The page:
Kick back, relax, it's Mongolian Customs
I left the guesthouse about 8am with the usual crowd of people watching me leave, though no questions which was unusual. I stopped along the way around the big lake and took some photo's. Riding through another storm I made my way back to the normal weather patterns of Ulan Ude. After some breakfast of borsch, the famous Russian soup that I now seem to live on and coffee I pointed the DR south for the first time.
I have grown to hate not moving west this trip, every time the road turns north a little it fells like wasted time, wasted time that moves me ever closer to the eminent cold weather, I keep picturing myself knee deep in snow somewhere in Finland. But this time it was a little different, I was making for Mongolia.
Arriving at the boarder about 4pm I had something to eat, stocked up on food and came to the relisation that I knew nothing about Mongolia, nor what to expect at customs. Although I thought arriving late in day on a Friday may have advantages I really did not know.
Being waved to the front of a long line of trucks was a good start, but then being told to get to the frontof the passport stamping line by a Russian customs officer was even better. It was looking ok this, it felt a bit like the Russians were happy to see me leave! I thought briefly about the trouble I would no doubt have when trying to re-enter Russia, but decided that too much thinking was uncalled for when it came to dealing with Russian Customs...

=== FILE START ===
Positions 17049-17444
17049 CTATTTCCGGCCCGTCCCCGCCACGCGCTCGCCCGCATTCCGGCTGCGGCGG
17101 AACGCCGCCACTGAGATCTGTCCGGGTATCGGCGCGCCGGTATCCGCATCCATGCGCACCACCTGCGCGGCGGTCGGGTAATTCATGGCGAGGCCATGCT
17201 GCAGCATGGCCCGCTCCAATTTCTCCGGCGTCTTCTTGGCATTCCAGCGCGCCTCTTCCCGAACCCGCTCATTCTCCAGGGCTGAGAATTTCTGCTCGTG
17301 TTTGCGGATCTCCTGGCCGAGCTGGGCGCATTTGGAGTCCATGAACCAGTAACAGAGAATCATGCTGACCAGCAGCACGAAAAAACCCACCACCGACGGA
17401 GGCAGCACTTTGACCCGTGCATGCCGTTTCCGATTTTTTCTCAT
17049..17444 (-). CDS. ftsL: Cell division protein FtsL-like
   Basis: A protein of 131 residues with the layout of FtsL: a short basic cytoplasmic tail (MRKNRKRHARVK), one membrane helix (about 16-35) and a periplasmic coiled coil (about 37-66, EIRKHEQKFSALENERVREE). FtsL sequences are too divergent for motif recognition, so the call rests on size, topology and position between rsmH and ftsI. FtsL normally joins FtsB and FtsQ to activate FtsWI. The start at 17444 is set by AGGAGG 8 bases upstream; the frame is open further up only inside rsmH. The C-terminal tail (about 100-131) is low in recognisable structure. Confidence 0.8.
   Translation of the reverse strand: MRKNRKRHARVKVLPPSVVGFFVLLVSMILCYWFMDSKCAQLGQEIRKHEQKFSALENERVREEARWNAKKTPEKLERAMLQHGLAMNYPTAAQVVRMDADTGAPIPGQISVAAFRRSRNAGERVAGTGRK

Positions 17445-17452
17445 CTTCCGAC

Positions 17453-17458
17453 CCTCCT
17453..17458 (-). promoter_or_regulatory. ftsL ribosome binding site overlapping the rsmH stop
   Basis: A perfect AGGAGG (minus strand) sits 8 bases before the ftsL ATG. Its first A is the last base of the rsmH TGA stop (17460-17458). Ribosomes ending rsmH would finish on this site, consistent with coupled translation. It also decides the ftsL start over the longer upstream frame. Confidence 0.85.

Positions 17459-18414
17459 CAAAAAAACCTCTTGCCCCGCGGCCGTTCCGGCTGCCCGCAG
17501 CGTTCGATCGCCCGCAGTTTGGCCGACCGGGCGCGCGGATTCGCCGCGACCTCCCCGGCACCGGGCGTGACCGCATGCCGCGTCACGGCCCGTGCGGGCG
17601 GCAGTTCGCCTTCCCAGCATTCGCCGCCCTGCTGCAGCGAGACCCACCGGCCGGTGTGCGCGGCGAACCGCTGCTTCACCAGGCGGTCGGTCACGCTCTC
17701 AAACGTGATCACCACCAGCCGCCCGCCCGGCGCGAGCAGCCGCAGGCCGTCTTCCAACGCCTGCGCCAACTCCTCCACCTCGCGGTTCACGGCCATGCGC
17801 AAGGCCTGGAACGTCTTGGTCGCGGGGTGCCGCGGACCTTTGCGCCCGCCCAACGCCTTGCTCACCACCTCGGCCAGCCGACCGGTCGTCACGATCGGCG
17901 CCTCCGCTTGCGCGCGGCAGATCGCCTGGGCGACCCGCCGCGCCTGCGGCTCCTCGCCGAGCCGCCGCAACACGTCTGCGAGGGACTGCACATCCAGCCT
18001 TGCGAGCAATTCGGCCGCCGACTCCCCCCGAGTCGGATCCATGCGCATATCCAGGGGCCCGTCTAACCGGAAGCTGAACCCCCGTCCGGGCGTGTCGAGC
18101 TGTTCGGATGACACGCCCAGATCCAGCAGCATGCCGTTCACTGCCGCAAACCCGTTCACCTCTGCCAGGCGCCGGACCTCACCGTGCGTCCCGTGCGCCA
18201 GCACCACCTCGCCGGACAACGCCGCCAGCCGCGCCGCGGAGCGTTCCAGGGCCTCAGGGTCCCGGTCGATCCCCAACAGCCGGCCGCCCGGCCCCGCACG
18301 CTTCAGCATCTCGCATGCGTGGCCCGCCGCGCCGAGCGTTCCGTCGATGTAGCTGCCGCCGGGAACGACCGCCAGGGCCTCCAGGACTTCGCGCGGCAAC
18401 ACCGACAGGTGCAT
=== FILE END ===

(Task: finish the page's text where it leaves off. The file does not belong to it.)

Once exiting the Russian side I found myself sitting down in front of a large xray machine (that wasn't working) filling out my own Carnet De Passage with some very polite Mongolian's.
I showed them where to stamp the Carnet (a form that act's as a type of passport for your motorbike) even though it is only used for certain country's and Mongolia is not one of them. But, once seeing that I had a Carnet custom's insisted that they needed to fill it out, though they did not know how. Between the six of us (yep 6) we filled out the Carnet and stamped everything in triplicate.
I asked if I could take the pile of cigerettes and beer that they must have confiscated from some Russians at some stage that day. There response was much laughter and I was offered instead one of the customs girls to be my pillion and Mongolian guide. I had to refuse there kind offer and after two hours of the most relaxed border crossing I think I'll ever experience I was in Mongolia!
I rode another 20km or so to the next big village where some more friendly custom's official's waved me down and said they would find me somewhere to stay where I could lock up the bike. After a couple of phone calls and a short drive we arrived at a hotel where I locked up the bike in their garage, paid the landlady $A25.00 for the night and bid my customs friends goodbye with a lot of hand shaking and a "Welcome to Mongolia!". Welcome indeed!